Charges against a group of religious and civic leaders arrested in July for holding a praying vigil in the U.S. Capitol Rotunda were dropped Tuesday and participants have told The Christian Post they have no regrets.
The arrest took place on July 28, after eleven religious leaders including Christians and a rabbi, who named themselves the Rotunda 11, refused to leave the Rotunda. The vigil, complete with prayers and singing, was meant to prevent Congress from cutting funding to programs that benefit the poor and vulnerable citizens. It was also protesting against excessive spending on wars.
The unofficial leader of the group, the Rev. Bob Edgar, CEO of the advocacy group Common Cause, has no regrets.
"I don't think we have to apologize for righteous indignation, righteous anger and frustration for how little compassion has there been in recent years among political leaders," he told CP Wednesday.
"If you read the Quran, Torah, the New Testament or the Old Testament, you can't read those documents without discovering God cares for poor people," Edgar added. "We have a righteous obligation to stand up and speak out on behalf of the poor. It's our vocational call."
The group faced charges of civil disobedience. The arrest will be visible on their records, but not conviction, Edgar explained. The eleven leaders are banned from entering Capitol Hill in the next six months. The Rabbi Arthur Waskow was excused for health reasons and asked to return for a status hearing on December 14, Edgar told CP. Another member of the group, Jim Winkler, still expects a status hearing on October 25. Jean Stokan pleaded guilty and was fined $50, altough "the Judge loved her reasoning and praised her action," Edgar told CP. Everyone else still has a status hearing to go through, but if they comply with the judge's conditions, they will have their cases dismissed on April 11, 2012 .
The group's attorney was Mark Goldstone.
"[We] believed that Congress made enormous mistakes in approving the war in Afghanistan and the war in Iraq, without raising the resources to pay for them," Edgar told CP. "And so both parties were wringing their hands at the deficit and debt and talking about numbers, but not talking about balancing the budget on the back of those least able to respond, particularly at this critical time when there is so much unemployment and so much distress."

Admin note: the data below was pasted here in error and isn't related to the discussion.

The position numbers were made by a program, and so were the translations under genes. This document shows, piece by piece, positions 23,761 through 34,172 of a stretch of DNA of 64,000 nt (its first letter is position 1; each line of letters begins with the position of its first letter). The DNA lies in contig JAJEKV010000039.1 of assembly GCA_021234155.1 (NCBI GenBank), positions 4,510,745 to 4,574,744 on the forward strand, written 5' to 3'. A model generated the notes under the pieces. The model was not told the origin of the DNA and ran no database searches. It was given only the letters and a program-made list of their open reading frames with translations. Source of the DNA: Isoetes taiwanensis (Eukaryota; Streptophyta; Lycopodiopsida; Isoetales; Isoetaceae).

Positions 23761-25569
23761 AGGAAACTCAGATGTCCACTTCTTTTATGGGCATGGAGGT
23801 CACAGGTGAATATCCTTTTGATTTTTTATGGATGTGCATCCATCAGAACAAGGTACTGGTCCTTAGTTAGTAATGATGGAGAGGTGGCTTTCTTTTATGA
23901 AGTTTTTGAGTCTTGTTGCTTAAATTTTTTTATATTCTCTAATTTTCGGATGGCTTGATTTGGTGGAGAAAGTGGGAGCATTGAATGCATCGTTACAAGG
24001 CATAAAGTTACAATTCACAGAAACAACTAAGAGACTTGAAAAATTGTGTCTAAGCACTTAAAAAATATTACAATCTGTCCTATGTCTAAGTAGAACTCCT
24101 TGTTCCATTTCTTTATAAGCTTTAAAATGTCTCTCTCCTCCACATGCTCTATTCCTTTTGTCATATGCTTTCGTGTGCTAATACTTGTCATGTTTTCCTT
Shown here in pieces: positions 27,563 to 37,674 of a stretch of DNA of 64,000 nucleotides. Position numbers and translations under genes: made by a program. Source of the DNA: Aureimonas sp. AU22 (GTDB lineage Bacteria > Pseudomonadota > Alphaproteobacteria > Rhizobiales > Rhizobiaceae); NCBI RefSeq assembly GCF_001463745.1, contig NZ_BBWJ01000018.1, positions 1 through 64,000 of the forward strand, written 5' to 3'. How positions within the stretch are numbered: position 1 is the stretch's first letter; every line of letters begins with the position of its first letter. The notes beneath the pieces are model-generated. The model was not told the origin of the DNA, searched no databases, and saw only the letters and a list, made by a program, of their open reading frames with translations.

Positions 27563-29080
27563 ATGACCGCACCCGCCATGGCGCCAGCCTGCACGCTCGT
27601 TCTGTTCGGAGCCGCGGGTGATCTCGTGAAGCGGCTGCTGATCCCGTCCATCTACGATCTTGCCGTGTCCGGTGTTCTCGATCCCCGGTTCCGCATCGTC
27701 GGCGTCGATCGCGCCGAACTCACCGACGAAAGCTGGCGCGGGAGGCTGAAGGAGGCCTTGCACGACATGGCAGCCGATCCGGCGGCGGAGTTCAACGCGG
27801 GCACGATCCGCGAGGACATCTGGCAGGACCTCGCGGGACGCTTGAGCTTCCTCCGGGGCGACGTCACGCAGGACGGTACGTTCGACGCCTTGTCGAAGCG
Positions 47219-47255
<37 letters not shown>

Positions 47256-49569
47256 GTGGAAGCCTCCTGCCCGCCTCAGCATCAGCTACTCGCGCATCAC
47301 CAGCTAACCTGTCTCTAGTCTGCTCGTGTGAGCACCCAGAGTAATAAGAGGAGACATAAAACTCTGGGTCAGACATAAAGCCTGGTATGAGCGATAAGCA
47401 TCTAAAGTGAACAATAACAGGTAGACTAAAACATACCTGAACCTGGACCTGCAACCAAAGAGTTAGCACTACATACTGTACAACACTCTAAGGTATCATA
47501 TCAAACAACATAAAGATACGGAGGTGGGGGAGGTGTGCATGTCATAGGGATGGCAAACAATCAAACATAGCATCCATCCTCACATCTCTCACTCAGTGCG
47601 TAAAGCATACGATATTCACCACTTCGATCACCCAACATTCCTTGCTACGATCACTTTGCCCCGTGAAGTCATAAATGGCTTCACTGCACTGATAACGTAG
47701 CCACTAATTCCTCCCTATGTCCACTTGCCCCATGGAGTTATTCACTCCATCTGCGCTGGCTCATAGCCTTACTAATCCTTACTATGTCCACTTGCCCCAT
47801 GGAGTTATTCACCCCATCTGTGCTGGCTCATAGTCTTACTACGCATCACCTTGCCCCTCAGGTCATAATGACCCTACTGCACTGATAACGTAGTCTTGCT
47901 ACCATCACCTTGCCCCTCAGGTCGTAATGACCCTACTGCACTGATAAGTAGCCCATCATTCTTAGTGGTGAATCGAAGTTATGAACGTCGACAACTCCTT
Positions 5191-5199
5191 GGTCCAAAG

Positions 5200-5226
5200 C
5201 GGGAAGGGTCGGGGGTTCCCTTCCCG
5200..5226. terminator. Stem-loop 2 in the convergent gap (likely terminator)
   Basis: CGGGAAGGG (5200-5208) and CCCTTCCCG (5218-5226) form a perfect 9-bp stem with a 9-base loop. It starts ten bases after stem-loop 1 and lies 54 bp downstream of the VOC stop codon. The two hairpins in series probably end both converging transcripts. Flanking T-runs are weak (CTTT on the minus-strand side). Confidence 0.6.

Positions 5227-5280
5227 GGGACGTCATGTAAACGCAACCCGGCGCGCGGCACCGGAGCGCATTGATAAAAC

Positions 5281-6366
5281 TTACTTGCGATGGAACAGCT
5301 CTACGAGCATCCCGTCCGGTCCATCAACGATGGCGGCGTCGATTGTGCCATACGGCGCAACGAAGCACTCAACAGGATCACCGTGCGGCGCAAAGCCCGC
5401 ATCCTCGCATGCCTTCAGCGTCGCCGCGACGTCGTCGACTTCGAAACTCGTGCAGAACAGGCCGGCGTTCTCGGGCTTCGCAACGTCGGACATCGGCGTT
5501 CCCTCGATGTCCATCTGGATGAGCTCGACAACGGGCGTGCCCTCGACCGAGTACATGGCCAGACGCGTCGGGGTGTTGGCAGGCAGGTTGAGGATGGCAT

On July 28, the eleven protesters were praying and singing inside the Rotunda, Edgar confirmed. They were not yelling any slogans or engaging in any controversial activities. At some point, a group of people that surrounded the protesters joined them in singing.
"[The vigil ] was organized by faithful people who were concerned that the Democrats and Republicans, conservatives and liberals, were all talking about deficit and debt without visualizing the impact these cuts are going to have on children, on the poor and the elderly," Edgar told CP.
The event took place during the heated summer debate over government spending and the July deadlock. Before the arrest, the religious leaders were first trying to convince individual politicians to listen to their arguments, the Rev. Herbert Nelson, director of public witness for the Presbyterian Church (USA), told CP Wednesday. They were visiting various politicians, but felt that their message has not gotten across. They wanted Congress to hear "not only the voice of the Church, but of the people," Nelson told CP.
"We thought it was really misleading for Congress to suggest that there is no money," he said, adding that the government was spending excessively on wars at the same time. He has also pointed out that the rich and corporations are not being taxed, as opposed to the middle and low income people. He added that it is the duty of the church to protect the vulnerable.
Both leaders remain optimistic that the massage has been sent. They see some echo of their action in the "Occupy Wall Street" movement that has spread to multiple U.S. cities and global citie over the past month.
A video shot by a bystander during the vigil shows that even a handicapped man in a wheelchair was arrested.
Others arrested during the prayer vigil were the Rev. Michael Livingston, former president of the National Council of the Churches of Christ (USA), and Jordan Blevins, director of Peace Witness ministries for the Church of the Brethren, according to the group's Facebook page.